This week we're going back to school - here's how we can do it as sustainably as possible.
There's a lot you can do to make a difference, set a good example and teach good life skills at the same time.
1. Get the school community involved
This year we're encouraging schools to join Sustainability Victoria's ResourceSmart Schools program. It's a step-by-step program designed to include sustainability into the school curriculum. More than 500 schools are involved, so get on board today.
2. Make lunch environmentally-friendly
- Get the kids to make their own lunch. Use containers suited to "nude food" which doesn't have plastic or aluminium foil wrapping. If you do need to wrap, reusable beeswax wraps are a great alternative to plastic. You can do a course on making beeswax wraps at your local neighbourhood house or community arts centre.
- Freeze water bottles to keep lunches fresh in summer. Some people use a thermos as a year-round way to keep liquids (like drinks and yogurt which you can decant from a larger container) at a constant temperature.
- Encourage your students to use the school's compost bins or bring home their scraps for yours.
3. Make your own snacks
Despite what they say, many kids have plenty of time on their hands. Teach them to make their own muesli bars and other snacks. Be patient - it's a life skill that really pays off.
4. Get more value out of dinner
Use last night's leftovers in exciting ways for school lunches. See recipe ideas at:
Love Food Hate Waste
5. Bring your own cup
Did you know that takeaway coffee cups are not recycleable? A KeepCup is a good investment if your teenagers buy a cuppa before or after school. Some coffee shops give you a discount for bringing your own cup.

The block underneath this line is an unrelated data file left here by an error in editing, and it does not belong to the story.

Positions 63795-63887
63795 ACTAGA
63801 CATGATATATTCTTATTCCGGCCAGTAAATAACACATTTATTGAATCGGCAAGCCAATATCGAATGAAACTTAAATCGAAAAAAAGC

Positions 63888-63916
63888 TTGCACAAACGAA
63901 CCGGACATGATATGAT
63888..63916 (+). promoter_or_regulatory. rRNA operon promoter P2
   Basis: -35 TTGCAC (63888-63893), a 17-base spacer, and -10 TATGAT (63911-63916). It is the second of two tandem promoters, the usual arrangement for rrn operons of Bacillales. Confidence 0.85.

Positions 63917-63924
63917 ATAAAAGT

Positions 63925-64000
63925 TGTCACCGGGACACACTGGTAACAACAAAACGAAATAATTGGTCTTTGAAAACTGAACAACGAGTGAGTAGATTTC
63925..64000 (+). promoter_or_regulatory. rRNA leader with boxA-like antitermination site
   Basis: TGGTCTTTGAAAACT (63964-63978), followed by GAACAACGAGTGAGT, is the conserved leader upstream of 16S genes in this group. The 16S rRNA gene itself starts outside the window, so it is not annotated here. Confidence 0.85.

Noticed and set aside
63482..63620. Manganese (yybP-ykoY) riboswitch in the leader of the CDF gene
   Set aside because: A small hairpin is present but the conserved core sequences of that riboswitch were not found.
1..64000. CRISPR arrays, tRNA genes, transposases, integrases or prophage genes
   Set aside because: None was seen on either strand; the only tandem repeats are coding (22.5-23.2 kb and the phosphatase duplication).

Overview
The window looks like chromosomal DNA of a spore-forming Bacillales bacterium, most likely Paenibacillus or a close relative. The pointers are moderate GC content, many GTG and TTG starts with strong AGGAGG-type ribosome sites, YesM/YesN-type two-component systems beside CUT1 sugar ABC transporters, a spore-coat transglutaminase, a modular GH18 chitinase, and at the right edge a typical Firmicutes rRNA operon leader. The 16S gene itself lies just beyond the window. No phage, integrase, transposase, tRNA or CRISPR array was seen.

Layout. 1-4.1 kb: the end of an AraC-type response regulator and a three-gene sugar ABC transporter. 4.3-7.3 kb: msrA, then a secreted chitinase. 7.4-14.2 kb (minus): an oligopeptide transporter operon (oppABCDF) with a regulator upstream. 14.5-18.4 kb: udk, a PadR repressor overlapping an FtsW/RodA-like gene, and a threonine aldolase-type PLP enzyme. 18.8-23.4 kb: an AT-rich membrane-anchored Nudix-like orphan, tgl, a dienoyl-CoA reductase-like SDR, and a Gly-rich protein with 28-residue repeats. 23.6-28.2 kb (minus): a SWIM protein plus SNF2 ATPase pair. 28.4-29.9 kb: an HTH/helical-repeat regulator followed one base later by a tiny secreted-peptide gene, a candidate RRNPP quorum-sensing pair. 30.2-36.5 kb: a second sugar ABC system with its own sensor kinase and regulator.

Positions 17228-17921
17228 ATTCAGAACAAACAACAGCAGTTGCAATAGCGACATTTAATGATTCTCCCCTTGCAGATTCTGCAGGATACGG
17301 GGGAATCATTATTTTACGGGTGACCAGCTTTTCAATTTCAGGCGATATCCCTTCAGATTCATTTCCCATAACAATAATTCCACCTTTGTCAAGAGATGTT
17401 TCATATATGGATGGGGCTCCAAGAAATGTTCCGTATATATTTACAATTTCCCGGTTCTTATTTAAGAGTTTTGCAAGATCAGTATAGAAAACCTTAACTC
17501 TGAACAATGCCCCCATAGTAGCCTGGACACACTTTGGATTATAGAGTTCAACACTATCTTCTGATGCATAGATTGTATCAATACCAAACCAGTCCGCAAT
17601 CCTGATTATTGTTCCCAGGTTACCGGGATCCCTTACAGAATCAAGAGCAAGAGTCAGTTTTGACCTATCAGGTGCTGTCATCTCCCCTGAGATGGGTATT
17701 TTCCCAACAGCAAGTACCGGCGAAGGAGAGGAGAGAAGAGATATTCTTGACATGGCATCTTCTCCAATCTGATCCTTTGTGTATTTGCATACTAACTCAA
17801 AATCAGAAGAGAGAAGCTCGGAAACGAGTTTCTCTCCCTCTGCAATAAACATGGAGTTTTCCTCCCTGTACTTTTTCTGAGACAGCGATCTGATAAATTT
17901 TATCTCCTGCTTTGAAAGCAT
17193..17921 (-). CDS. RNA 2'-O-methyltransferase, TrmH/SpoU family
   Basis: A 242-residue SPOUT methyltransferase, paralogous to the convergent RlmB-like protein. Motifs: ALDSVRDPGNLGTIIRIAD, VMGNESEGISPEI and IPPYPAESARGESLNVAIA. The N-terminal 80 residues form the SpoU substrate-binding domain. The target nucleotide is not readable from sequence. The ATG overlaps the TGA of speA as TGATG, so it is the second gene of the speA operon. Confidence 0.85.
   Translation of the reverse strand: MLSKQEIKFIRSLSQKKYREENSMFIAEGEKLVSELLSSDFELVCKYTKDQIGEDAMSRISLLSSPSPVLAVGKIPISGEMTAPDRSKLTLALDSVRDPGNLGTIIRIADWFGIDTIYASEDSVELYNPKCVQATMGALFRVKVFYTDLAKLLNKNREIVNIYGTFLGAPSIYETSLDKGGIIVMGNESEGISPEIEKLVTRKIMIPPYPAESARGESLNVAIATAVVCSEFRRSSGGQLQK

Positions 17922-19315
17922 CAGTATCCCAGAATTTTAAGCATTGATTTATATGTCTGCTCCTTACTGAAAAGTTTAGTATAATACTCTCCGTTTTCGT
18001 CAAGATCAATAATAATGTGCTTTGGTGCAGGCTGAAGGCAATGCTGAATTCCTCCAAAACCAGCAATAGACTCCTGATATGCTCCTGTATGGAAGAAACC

6. Get more out of old stationery
Save money by digging out pens, pencils and other consumables from drawers, cupboards and bags rather than buying new ones. Many stationery makers have a range of notebooks made from recycled paper. Greencollect at Braybrook sells recycled stationery and excess office supplies from businesses. See:
7. Reuse and recycle books and uniforms
Most schools have secondhand book and uniform shops, but it's also worth trying your local op shop. Many high school English and literature books are available free on Kindle. For other subjects, ask teachers about difference between this year's version of a textbook compared with previous years - you might be able to pick up an older secondhand book for a lower price.
8. Give a new life to a pre-loved instrument
Music teachers are a great resource to connect an instrument sitting unused on a bedroom shelf with a student. You can often get a better quality instrument this way, rather than paying more for a new one.
9. Ditch the car
Walking or riding to school saves fuel, reduces vehicle pollution and traffic jams. Plus, it's a great way to stay fit. Park a short distance from the school and walk with the kids – you can use it as an opportunity to teach road rules. Public transport is another option - catch a bus, tram or train to school.
10. Build a sustainable study space
Buying a desk, bookcase or filing cabinet? Secondhand office furniture shops often have modern goods at a much better price than brand new, and they will last a long time. Plus, you're preventing unnecessary landfill and getting the most out of existing resources.
For more tips and stories about sustainable living, see: